“Everyone’s strength is their weakness. His strength is authenticity. His weakness is he’s sometimes more willing than his staff would like to share his thoughts.”
This tendency does not come as much of a surprise to anyone who has followed Biden’s decades-long political career. However, the position of presidency carries more weight and allows for less room for such commentary mistakes.
Biden’s comments have stirred up reactions despite his aid’s attempts to walk it back.
“I think it is unlikely that allies will perceive this as a gaffe, even as the White House insists that there has been no change in policy,” expert on Japanese politics at Kanagawa University Corey Wallace said.
“Greater US commitment or involvement with regards to Taiwan will certainly be appreciated by Kishida and others in the Japanese government,” Wallace added.
Republican Senator of South Carolina Lindsey Graham showed support for Biden’s improvisation in Tokyo.
“President Biden’s statement that if push came to shove, the US would defend Taiwan against communist China was the right thing to say and the right thing to do,” the senator wrote on Twitter.
The President’s remarks seemed to be a reversal of what is known as Strategic Ambiguity regarding Taiwan, where you do not tell an adversary exactly what your plans are in the event of a crisis to prevent them from planning for your response in advance.
Following these remarks and them being walked back by his staff, a reporter asked President Biden if Strategic Ambiguity was no longer US policy regarding Taiwan,
“Is the policy of strategic ambiguity toward Taiwan dead?”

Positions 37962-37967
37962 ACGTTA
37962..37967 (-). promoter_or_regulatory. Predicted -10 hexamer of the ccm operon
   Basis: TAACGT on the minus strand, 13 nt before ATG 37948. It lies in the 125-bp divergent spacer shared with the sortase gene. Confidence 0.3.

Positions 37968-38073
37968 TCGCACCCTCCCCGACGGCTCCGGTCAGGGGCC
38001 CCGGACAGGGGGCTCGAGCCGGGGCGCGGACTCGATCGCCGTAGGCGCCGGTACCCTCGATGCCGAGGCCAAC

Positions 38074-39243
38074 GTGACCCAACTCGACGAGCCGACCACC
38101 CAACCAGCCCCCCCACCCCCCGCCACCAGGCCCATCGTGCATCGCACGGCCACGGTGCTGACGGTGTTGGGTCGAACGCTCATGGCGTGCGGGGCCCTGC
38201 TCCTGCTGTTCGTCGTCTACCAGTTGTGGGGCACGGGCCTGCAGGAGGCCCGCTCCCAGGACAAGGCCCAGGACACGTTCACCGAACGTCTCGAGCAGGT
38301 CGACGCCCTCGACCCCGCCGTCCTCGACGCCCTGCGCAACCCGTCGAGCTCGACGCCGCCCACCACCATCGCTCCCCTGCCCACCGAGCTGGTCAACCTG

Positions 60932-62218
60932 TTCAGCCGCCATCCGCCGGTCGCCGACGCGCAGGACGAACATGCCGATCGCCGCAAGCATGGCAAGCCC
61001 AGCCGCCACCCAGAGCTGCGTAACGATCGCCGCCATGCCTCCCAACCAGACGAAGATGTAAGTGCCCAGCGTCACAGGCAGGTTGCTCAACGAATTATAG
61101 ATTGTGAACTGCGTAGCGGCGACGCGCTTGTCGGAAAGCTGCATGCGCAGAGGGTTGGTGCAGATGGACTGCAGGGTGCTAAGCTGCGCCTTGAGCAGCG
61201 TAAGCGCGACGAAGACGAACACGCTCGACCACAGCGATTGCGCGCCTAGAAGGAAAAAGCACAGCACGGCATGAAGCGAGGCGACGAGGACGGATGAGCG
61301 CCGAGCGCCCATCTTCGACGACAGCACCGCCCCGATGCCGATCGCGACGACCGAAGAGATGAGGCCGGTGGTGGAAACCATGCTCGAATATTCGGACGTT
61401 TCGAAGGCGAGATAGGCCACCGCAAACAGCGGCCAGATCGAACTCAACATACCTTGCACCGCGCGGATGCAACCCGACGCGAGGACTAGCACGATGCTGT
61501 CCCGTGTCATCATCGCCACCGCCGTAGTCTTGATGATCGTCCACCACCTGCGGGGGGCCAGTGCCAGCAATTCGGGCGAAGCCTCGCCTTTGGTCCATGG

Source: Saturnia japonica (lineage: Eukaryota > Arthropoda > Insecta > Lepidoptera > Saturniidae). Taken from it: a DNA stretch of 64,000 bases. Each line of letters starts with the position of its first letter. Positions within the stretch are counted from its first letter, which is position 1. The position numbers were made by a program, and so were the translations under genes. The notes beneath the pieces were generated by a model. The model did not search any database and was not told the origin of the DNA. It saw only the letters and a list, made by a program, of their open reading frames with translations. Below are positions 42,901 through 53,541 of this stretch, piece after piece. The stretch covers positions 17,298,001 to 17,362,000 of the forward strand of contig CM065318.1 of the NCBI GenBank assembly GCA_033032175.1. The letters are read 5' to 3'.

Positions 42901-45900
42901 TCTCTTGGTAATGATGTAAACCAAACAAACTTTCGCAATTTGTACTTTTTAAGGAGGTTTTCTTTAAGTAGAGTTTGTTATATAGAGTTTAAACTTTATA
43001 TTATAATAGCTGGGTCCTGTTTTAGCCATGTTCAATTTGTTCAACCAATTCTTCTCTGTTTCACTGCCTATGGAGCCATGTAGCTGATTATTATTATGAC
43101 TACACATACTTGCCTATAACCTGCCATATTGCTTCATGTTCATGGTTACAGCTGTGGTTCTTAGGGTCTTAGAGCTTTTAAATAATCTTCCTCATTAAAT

“Could you explain?”
No Room For Compromise
Shortly after Biden’s remarks in Japan, Chinese Foreign Ministry Spokesperson Wang Wenbin reaffirmed his country’s long-standing claim over the island democracy of Taiwan.
“Taiwan is an inalienable part of China’s territory. The Taiwan issue is purely an internal affair of China that allows no foreign intervention,” Wang said.
“When it comes to issues related to China’s sovereignty and territorial integrity and other core interests, there is no room for China to compromise or make concessions, and no one should underestimate the strong determination, firm will, and strong ability of the Chinese people to defend national sovereignty and territorial integrity.”
He also heeded a warning to the US, saying that it should “be cautious with its words and actions on the Taiwan issue, and not send any wrong signals to the separatist forces of Taiwan independence, so as not to seriously damage China-US relations and peace and stability in the Taiwan Strait.”
The Chinese have been known to be extremely aggressive toward obtaining Taiwan into their territory. They have launched more and more aircraft into Taiwan’s ADIZ in recent years, with some analysts saying that this is a method of wearing down Taiwan’s own fleet of aircraft.
Anticipating an attack from China, Taiwan has already kept a close eye on its adversary’s military movements and released a survival handbook to prepare the Taiwanese people for possible war scenarios and how to survive the war if in the case that China does invade them to enforce its one-China doctrine. With Putin’s invasion of Ukraine not going as planned, China continues to observe how the world reacts to the war in Ukraine, possibly setting up its own plans to invade Taiwan in a similar fashion.